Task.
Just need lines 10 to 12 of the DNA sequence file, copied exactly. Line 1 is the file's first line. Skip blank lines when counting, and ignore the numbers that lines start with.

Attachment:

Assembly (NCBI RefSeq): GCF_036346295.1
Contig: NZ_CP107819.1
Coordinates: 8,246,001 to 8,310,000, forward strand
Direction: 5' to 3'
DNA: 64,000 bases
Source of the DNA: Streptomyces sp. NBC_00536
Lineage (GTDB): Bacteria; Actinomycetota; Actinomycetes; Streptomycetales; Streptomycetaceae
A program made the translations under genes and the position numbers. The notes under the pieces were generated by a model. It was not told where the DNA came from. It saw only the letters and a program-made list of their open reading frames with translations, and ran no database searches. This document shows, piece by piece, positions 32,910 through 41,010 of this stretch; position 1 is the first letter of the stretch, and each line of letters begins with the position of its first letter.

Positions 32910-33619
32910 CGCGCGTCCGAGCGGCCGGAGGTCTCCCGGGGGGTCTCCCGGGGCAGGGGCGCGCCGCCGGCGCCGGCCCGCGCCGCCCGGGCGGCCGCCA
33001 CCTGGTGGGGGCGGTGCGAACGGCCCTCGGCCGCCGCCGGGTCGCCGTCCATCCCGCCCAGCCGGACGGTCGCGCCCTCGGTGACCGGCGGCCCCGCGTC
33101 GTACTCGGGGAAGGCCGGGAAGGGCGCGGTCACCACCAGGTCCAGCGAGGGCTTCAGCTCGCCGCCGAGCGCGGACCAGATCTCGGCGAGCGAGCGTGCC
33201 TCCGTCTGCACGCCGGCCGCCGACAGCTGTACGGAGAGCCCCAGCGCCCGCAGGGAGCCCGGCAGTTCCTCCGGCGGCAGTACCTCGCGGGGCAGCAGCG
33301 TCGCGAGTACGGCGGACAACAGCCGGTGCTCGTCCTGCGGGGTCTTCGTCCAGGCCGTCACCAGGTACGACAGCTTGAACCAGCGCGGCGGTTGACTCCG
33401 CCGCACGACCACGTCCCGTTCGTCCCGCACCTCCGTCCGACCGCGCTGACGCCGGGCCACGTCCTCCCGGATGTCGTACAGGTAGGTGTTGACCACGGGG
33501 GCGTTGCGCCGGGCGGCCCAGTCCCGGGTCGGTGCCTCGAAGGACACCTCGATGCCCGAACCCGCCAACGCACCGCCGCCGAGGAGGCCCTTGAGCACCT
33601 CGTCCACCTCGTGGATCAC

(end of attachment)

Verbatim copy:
32910 CGCGCGTCCGAGCGGCCGGAGGTCTCCCGGGGGGTCTCCCGGGGCAGGGGCGCGCCGCCGGCGCCGGCCCGCGCCGCCCGGGCGGCCGCCA
33001 CCTGGTGGGGGCGGTGCGAACGGCCCTCGGCCGCCGCCGGGTCGCCGTCCATCCCGCCCAGCCGGACGGTCGCGCCCTCGGTGACCGGCGGCCCCGCGTC
33101 GTACTCGGGGAAGGCCGGGAAGGGCGCGGTCACCACCAGGTCCAGCGAGGGCTTCAGCTCGCCGCCGAGCGCGGACCAGATCTCGGCGAGCGAGCGTGCC